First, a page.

North Korea’s
nuclear History begins with the Korean War when the Unite States of America
threated to use nuclear weapons to end the War. Since then, the UNSC is working
to denuclearize North Korea with a number of Resolutions such as Resolution
1965, 1718, 1874, 2087. Also, highly involved in the denuclearization try is
South Korea, China, Russia, Japan, U.S.A.

First Steps (1950-1960):

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            Since the early 50’s, DPRK showed
interest about nuclear technology and has taken the knowledge related to
nuclear energy from the Soviet Union. In April 1955, North Korea established
the Atomic Energy Research Institute in addition to the Academy of Sciences.
One year later the government signed a joint with USSSR’s joint Institute for
Nuclear Research which strengthened their nuclear capabilities as North Korean
scientists were able to attend USSR training. In 1959, the Soviet Union and
DPRK reached a consensus on the use of nuclear power, and the dispatch of a
scientist from North Korea to the Soviet Union was considered as a step
forward. Though North Korea received assistance from many other nations for the
development of their nuclear program but as a matter of fact it remained
independent from foreign influences.

            The Soviet Union supplied North
Korea with an IRT-2000 pool-type research reactor forYongbyon. The delivery was
completely done in 1963 and the operation began in 1965.  

The program’s expansion (1960-1990):

            As the time was passing North Korea
became more independent in the nuclear research. Several upgrades in the
reactors were made, firstly, in 1974 DPRK upgraded its Soviet-supplier reactor
to 8 MW and five years late began to build a second 50NW nuclear reactor
similar with the Soviet Union’s one in Yongbyon. While the construction of the
reactor was in progress North Korea was growing in other sectors, they built a processing
plant and a fuel rod fabrication.

            During the ’80s, the government after
research realized that light-water reactors were producing more easily large
amounts of electricity which was required back then. After the demise of the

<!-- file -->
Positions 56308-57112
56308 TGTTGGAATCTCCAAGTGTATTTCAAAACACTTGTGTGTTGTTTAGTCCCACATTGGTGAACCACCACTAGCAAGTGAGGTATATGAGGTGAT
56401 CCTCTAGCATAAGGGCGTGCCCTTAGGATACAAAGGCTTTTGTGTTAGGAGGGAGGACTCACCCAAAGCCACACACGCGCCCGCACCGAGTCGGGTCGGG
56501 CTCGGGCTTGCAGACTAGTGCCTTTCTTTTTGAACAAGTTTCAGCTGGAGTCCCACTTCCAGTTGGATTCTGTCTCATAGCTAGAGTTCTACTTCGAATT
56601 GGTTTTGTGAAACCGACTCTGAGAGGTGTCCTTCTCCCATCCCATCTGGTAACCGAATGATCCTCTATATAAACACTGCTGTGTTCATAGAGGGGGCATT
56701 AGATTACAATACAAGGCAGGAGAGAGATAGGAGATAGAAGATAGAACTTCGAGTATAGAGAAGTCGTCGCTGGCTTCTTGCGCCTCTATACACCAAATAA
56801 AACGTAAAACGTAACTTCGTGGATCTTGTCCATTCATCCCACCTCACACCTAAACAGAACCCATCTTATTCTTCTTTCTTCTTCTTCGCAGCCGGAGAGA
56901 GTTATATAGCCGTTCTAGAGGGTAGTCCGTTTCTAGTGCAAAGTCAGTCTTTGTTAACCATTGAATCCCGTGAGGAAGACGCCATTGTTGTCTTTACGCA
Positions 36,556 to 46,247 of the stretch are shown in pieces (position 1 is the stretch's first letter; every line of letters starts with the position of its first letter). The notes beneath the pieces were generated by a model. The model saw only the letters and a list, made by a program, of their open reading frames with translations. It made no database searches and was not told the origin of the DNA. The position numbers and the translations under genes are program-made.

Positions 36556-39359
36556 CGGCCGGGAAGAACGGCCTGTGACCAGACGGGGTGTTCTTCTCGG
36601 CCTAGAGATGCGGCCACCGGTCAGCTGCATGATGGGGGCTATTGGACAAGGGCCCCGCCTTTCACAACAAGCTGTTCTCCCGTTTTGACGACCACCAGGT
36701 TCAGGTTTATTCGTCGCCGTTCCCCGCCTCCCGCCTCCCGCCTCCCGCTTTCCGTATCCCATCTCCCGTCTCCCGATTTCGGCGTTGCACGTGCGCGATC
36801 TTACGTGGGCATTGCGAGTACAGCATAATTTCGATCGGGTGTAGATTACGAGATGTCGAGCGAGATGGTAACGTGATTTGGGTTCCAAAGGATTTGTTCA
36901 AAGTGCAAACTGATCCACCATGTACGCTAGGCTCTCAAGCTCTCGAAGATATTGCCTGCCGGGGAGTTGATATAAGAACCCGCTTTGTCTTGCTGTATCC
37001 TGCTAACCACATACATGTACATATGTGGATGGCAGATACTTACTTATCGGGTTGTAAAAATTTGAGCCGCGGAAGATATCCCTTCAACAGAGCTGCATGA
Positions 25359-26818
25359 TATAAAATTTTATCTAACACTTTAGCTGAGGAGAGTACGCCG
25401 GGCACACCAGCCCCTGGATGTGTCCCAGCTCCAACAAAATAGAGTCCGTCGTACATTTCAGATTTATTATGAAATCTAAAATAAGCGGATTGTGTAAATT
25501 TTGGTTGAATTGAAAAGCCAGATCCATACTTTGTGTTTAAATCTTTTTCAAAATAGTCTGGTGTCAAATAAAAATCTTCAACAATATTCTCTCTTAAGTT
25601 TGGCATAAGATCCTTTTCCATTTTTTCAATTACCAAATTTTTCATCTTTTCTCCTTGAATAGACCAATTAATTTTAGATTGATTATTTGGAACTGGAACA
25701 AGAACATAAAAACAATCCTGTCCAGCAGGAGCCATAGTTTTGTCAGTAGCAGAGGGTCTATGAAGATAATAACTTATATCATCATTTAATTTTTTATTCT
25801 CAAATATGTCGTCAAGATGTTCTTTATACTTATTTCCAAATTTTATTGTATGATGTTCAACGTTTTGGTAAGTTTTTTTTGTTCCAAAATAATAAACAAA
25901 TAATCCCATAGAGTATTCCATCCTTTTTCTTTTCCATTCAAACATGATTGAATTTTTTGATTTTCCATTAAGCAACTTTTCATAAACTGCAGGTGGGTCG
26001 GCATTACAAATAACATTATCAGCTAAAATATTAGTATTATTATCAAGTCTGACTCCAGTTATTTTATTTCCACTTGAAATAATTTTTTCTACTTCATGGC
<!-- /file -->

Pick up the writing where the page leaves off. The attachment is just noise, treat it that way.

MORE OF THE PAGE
Soviet Union in 1991, North Korea’s government rebuffed to cooperate with
Russia as they did not want to pay extra money. Consequently, the project remained
stable for some time. At the beginning of the ’90s DPRK signed the NPT and the
Joint Declaration of the Korean Peninsula.

1990-2000:

            In 1994, there was a crisis with
North Korea when the rebuffed to allow IAEA inspectors to search and analyze
their plutonium production and its reprocessing abilities. Also, the government
began threatening to withdraw from the NPT if the United States or other
nations threatens DPRK with sanctions or retaliatory action. The discussion and
the negotiation over the Treaty on the Non-Proliferation of Nuclear Weapons
dragged on until the President Jimmy Carter traveled to Pyongyang where he met
with the North Korean leader. Consequently, both sides reached a consensus and
signed the U.S.- North Korea Agreed Framework. North Korea, also agreed to end
its graphite moderated nuclear reactor program in exchange for the construction
of two 1000-MWe light- water reactors at Kumho. The construction started in
2000 by the Korean Peninsula Energy Developmet Organization but it suspended in
November 2003. The Sic-Party Talks held a discussion on 19 September 2005, when
North Korea pledged to end all its nuclear programs and to return to NPT which
had withdrew a couple years ago.